Baggage rules can be complicated, and what is shown is a simplification and may not apply to your particular flight. For the absolutely most accurate information, you should contact the airline and get exact confirmation of your luggage entitlements before your flight.
These allowances are not definitive but will give you a good general idea of the baggage allowances of most major US & International airlines. All airlines place limits on the number, the size, and the weight of what you can carry on a flight with you.
Due to new Security considerations there is restriction on number of carry on bags. Please check with your Airlines.
The limit of one carry-on and one personal item (purse briefcase or computer case) does not apply to medical supplies, equipment, mobility aids, and/or assistive devices carried by and/or used by a person with a disability. For Persons with Disabilities & Medical Conditions
Carry-on baggage must fit under the seat or in an overhead compartment. A good rule of thumb is that the bag should measure on more than 9" x 14" x 22" (total dimensions) and weigh no more than 40 pounds. FAA Baggage Size Requirements
If your flight is on a really small plane, you might find that your luggage allowances for both checked and carry-on items are substantially reduced.
A word of caution: Wheeled suitcases with telescoping handles are very popular today, particularly in the carry-on size. You may be asked to check these pieces, on certain flights, because there may not be enough room on the plane for everyone to bring on this type of baggage. Briefcases and garment bags are generally considered carry-on pieces.
Checked baggage should generally not exceed a linear dimension (length+width+height) of 62" and a weight of 70 lbs. (each piece). Additional pieces of checked baggage may have lighter and smaller restrictions.
Most airlines will allow oversize or overweight baggage or additional baggage for an additional fee which varies depending on the situation. Please contact a particular airline or visit their homepage for further information.
International flights generally have the same size and weight allowances but may cut down on the number of pieces that can be checked. Also allowance variations can differ depending on the destination country. Check with the specific airline for more information.
These are general guidelines which most airline carriers abide by:
Liability for loss, delay, damage to baggage is limited to $1250 per passenger on domestic U.S. flights. On International flights liability is limited to $9.07 per pound ($20 per kilo) or a maximum liability of $634.90 per piece of checked luggage. Liability for unchecked baggage is limited to $400.
These limits may be higher if a charge has been paid which specifically values items exceeding these limits (certain items may not be allowed this excess valuation).
Please be aware that almost every airline specifically states that they cannot be responsible for any valuable items (e.g. computers, electronic equipment, camera equipment, jewelry, cash, etc.) in checked or carry-on baggage.
Federal rules allow passengers to claim up to $2,500 if luggage is permanently lost.
For international travel (including domestic portions of international journeys) to which the Warsaw Convention applies, The Airline's liability is limited to approximately $9.07 per pound ($20 per kilo) for checked baggage (not to exceed 2 bags and $640 per bag) and $400 per ticketed customer for carry-on bags. For international travel (including domestic portions of international journeys) to which the Montreal Convention applies, liability for loss, delay or damage to baggage is limited to approximately $1,375 per ticketed customer for checked and unchecked baggage.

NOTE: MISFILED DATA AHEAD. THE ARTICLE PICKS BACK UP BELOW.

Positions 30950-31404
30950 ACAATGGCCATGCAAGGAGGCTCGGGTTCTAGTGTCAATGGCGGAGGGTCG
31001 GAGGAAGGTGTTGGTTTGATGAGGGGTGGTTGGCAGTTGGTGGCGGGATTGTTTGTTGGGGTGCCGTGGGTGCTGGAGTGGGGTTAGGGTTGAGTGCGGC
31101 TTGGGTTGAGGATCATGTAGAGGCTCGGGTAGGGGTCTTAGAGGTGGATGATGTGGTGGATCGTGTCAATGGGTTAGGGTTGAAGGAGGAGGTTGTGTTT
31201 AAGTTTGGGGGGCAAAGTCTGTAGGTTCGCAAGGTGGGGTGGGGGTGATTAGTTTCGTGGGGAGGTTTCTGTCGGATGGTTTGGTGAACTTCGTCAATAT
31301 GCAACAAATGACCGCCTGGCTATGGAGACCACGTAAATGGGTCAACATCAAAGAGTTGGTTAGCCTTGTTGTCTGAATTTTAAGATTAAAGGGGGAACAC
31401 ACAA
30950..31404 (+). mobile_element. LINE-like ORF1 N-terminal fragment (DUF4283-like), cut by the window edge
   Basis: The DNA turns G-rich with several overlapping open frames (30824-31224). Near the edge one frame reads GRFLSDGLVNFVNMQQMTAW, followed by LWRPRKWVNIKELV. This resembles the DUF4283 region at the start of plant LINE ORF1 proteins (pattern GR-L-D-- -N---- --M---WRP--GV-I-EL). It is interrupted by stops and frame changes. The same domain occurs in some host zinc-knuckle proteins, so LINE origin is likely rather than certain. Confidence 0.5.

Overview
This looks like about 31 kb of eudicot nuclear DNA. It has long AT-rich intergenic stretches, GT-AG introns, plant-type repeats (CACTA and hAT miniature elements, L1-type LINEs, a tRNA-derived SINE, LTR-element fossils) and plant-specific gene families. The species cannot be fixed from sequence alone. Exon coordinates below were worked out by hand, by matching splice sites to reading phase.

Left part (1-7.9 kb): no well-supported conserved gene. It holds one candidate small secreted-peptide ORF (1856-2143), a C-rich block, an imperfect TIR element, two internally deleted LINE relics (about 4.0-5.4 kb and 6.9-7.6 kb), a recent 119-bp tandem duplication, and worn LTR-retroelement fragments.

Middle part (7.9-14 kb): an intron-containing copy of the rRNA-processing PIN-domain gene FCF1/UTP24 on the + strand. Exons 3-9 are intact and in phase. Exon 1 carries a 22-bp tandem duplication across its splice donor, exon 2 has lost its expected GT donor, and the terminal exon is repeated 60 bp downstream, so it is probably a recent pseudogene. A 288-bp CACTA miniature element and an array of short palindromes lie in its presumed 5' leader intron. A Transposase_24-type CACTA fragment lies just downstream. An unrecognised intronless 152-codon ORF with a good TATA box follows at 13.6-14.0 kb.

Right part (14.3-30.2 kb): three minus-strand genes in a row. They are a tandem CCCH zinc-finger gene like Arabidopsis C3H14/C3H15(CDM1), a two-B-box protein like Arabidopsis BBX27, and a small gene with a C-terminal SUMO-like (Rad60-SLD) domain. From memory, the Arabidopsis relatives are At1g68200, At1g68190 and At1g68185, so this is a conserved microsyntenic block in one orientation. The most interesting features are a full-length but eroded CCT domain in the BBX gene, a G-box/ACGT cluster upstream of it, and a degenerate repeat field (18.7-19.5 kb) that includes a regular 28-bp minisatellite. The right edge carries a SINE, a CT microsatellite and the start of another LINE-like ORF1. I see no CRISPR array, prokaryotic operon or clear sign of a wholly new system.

Airlines have been known in the past to damage pieces of luggage, perhaps it has happened to you. In the past, generally speaking, airlines have paid for repairs to most types of damage to luggage. Today things are changing and airlines are becoming stricter in enforcing the policies regarding the types of damage they are responsible for.
Things airlines will not cover include: normal wear and tear, minor cuts, scratches, dents, or soiling/loss or damage to parts protruding from the case (e.g. wheels, feet, pull-handles, flaps, pull-straps)/damage resulting from oversized or over-packed bags/manufacturer defects.
Airline personnel are not always uniform in enforcing their baggage damage policies. It is best to check over your baggage upon pickup and make a claim with the airline immediately with regard to any damage you may notice.
Most airlines will not accept damage claims unless they are made within a reasonable time frame (usually within 48 hours). Airlines have greatly improved upon the ways in which they handle passenger luggage in recent years. The majority of damage occurs with poorly constructed bags which literally break, tear, and fall apart through normal usage and handling. For many years airlines have been responsible for much of this damage, but recent changes have allowed the airlines, legally, not to accept responsibility for much of this damage. Therefore, it is important that you own a well constructed luggage.
Before departure, itemize your bag's contents and their worth, and label the bags with your name, address, and phone number. (If you use your home address, cover it so that potential thieves can't see it readily.) Inside each bag, pack a copy of your itinerary. At check-in, make sure that each bag is correctly tagged with the destination airport's three-letter code. If your bags arrive damaged or fail to arrive at all, file a written report with the airline before leaving the airport.
If your baggage goes astray or your flight goes awry, complain right away. Most carriers require that you file a claim immediately.